The Rundown: Gold Glove Winners Announced, Budding Rizzo-Darvish Bromance, Cubs Buy Out Morrow

Though a lot of us worry that this season’s hot stove will be a repeat of last season’s boiler plate special, it’s nice to finally see some Cubs news when I scroll through my various baseball feeds. Yesterday the Cubs exercised their option on first baseman Anthony Rizzo, and a few hours later Rizzo won his third career Gold Glove Award.

More fun than that was the playful ways in which Yu Darvish expressed his enthusiasm for Rizzo’s stellar defense on Instagram and Twitter.

The Cubs now have Rizzo, Darvish, Jason Heyward, and José Quintana in the fold for next season, though I suppose any of those players could still be traded this winter. None of those moves change the team’s luxury tax implications, so there’s no deviation in the amount of money, if any, that Theo Epstein will have for pursuing roster additions in free agency.

The Cubs were handicapped by a bloated payroll winter, and unspectacular additions to the roster included Daniel Descalso, Brad Brach, Tony Barnette, Kendall Graveman, Kyle Ryan, Xavier Cedeño, Junichi Tazawa, George Kontos, and Luke Hagerty. Sorry to re-open those still-healing wounds, but permit me to add just a little salt to them as well. It appears as though owner Tom Ricketts would like Epstein to trim some of the fat off of this year’s payroll.

That means the Cubs will probably be more active in the trade market than in free agency. Sure, Epstein has genuine interest in bringing back Nick Castellanos, but the Cubs are going to need to find ways to remove $15-18 million from their current payroll before that becomes a reality. A big chunk of that might come from trading Quintana and promoting Alec Mills to the starting rotation. Tyler Chatwood is another pitcher who could be dealt.

Those moves, combined with a few other roster adjustments, like parting ways with Addison Russell and Albert Almora Jr., would lighten the team’s 2020 salary commitments by nearly $30 million. That might allow the Cubs to re-sign Nicky Two Bags and/or sign a starting pitcher like Jake Odorizzi or Zack Wheeler.

Of course, that may be overly optimistic thinking on my part. If the Cubs get below the luxury tax this season, and with the large contract of Jon Lester expiring ahead of the 2021 season, Ricketts may just be wanting to pocket most of that excess. Conveniently, the $30 million that would be potentially saved in the moves I mentioned above would simply cover the guaranteed money still owed to Lester.

Cubs News & Notes

Monday Stove

There is virtually no chance the Cubs will sign Gerrit Cole this winter, but teams that have a better than average shot include the Phillies, Padres, Dodgers, Angels, and Yankees. The right-hander is expected to surpass the record $217 million deal that the Red Sox gave David Price in 2016.

The Phillies intend to pursue Cole, Stephen Strasburg, Wheeler, and Cole Hamels, in that order of preference.

The Padres seem to be honing in on San Diego native Strasburg, according to Kevin Acee of the San Diego Union-Tribune. Barring trades, the Padres have about $20 million reserved to spend in free agency.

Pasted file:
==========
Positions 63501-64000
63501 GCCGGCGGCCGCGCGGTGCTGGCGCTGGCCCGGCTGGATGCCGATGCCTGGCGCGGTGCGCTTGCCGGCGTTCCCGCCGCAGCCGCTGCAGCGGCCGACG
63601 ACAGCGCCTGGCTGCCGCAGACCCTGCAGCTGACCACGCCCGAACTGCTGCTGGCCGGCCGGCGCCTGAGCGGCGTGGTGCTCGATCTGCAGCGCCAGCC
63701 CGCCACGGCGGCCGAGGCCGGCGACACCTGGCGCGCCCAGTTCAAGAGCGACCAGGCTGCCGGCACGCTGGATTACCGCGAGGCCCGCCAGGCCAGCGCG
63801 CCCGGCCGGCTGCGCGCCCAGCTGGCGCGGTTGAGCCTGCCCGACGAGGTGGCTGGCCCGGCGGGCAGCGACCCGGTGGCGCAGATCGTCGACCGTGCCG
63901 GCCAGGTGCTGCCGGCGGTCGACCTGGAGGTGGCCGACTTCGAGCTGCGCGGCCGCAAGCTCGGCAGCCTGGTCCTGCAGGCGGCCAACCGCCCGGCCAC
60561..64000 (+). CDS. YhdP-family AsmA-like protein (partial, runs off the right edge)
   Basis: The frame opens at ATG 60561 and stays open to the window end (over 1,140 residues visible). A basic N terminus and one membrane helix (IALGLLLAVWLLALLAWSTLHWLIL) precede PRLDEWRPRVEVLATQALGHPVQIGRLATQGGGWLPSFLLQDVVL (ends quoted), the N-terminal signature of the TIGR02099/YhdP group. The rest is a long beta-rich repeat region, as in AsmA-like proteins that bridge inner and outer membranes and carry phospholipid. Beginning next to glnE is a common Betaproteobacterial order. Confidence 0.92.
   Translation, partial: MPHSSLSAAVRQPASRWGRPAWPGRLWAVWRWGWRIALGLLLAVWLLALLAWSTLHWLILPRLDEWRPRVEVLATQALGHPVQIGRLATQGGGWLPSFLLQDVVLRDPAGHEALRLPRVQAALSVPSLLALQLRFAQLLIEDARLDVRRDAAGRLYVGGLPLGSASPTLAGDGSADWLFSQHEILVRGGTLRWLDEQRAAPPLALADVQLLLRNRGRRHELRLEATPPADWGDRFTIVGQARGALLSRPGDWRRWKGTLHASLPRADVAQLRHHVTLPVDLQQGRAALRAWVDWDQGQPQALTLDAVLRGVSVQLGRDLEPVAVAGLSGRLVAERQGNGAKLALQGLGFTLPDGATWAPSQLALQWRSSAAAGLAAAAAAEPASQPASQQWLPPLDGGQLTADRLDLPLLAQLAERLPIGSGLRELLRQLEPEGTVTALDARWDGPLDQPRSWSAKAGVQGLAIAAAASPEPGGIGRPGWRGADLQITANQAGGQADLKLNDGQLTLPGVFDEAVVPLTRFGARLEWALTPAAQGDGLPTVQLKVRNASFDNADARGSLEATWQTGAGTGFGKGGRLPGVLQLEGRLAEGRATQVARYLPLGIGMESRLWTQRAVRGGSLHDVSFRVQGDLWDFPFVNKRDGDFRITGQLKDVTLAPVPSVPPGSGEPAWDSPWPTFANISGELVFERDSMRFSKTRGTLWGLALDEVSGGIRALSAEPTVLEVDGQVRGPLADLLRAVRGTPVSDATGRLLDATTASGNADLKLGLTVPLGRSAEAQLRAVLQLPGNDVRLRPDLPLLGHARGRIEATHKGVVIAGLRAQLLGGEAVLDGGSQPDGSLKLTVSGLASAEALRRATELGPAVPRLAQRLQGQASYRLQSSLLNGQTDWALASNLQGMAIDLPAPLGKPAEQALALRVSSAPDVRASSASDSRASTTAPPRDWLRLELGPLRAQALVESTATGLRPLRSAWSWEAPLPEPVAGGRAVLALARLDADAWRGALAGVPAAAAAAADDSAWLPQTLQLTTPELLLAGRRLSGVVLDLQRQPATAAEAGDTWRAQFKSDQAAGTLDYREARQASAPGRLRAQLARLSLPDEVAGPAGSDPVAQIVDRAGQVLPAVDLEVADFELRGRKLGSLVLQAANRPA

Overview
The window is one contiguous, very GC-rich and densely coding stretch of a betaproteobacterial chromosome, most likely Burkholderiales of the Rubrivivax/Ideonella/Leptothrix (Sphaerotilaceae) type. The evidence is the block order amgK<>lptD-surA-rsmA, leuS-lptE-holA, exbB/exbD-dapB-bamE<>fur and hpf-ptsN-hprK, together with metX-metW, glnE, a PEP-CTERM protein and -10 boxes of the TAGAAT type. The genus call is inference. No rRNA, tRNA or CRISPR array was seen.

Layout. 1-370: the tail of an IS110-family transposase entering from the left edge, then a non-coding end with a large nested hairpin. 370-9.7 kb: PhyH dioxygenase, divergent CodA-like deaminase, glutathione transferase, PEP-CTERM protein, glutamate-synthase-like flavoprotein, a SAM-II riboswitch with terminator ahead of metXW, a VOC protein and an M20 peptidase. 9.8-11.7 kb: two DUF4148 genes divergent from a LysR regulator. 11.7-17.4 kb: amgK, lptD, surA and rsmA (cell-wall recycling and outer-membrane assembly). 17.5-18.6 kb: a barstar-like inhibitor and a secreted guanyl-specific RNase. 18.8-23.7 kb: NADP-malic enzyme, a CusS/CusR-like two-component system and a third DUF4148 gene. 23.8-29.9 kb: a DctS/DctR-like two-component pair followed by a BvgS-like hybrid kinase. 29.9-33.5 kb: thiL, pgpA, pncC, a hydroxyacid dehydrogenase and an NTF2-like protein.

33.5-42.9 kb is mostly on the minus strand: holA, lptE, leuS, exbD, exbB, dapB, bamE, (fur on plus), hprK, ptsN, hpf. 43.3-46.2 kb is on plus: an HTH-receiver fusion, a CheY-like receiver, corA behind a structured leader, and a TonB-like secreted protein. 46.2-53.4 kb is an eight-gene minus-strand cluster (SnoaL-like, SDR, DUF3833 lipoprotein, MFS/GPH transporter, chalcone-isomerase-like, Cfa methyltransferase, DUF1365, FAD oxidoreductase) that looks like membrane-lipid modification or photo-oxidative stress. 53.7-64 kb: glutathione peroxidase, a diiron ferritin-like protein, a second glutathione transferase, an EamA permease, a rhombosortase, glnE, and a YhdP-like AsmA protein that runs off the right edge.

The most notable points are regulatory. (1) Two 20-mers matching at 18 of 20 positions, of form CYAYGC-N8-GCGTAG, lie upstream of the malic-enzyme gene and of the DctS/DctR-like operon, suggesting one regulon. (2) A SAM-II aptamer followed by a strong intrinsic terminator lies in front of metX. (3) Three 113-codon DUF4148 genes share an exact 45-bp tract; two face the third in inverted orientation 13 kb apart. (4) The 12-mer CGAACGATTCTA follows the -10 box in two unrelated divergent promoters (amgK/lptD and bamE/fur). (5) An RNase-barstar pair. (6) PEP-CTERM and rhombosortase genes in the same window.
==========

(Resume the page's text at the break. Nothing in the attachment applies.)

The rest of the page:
The Twins are looking for starting pitching too, and are showing considerable interest in Wheeler.

Now that Aroldis Chapman has signed an extension with the Yankees, Giants’ closer Will Smith becomes the top reliever available in free agency. The 30-year-old left-hander was an All-Star for the first time in 2019, when he recorded a 2.76 ERA with 34 saves and 96 strikeouts over 65 1/3 innings for the Giants. Smith could receive the $17.8 million qualifying offer from San Francisco.

MLB.com provides a complete list of all of yesterday’s Gold Glove Award winners.

On Deck

Now that Maddon has taken the reins in Anaheim, and in bringing Buss and Brian Butterfield along for the ride, I can’t rid myself of the uneasy feeling that after the Cubs failed to repeat in 2017, the guys in the dugout were more interested in continuing the Waveland Avenue party than actually trying to get back to the World Series. I know hindsight is 20/20 but looking back, it sure seems like Maddon was more focused on growing and protecting his brand. Yes, being front and center after games takes a lot of the burden off the players, but it certainly doesn’t hurt your Q-score, either.

Papa Joe’s reputation as a players’ coach, initially his greatest strength, was repurposed by the media as a liability, and rightfully so when several of the team’s better players stalled or regressed in their development. Winning championships is never easy, but it seems to me that Maddon and his staff may have squandered opportunities to get back to the World Series, at least partially because staff priorities may have changed.

Extra Innings

Imagine how much cooler baseball would be today if we still had offseason barnstorming tours like this one from 1946.

They Said It

  • “[The Gold Gloves] mean a lot, they really do, especially to my mom and dad. My dad, especially. He is the biggest critic of my defense. The hitting comes and goes, but defense is pretty much the one thing you can really control every single day.” – Anthony Rizzo
  • “It’s not about how much you spend, it’s how much you win. And the correlation between spending and winning is not nearly as strong as we’d like it to be.” – Tom Ricketts

Monday Walk Up Song

David Duchovny (Why Won’t You Love Me) by Bree Sharp – A recent reboot of her 1999 tribute to the co-lead of The X-Files. The original release garnered a cult following, both for its musical qualities and its comical references to the titular actor.

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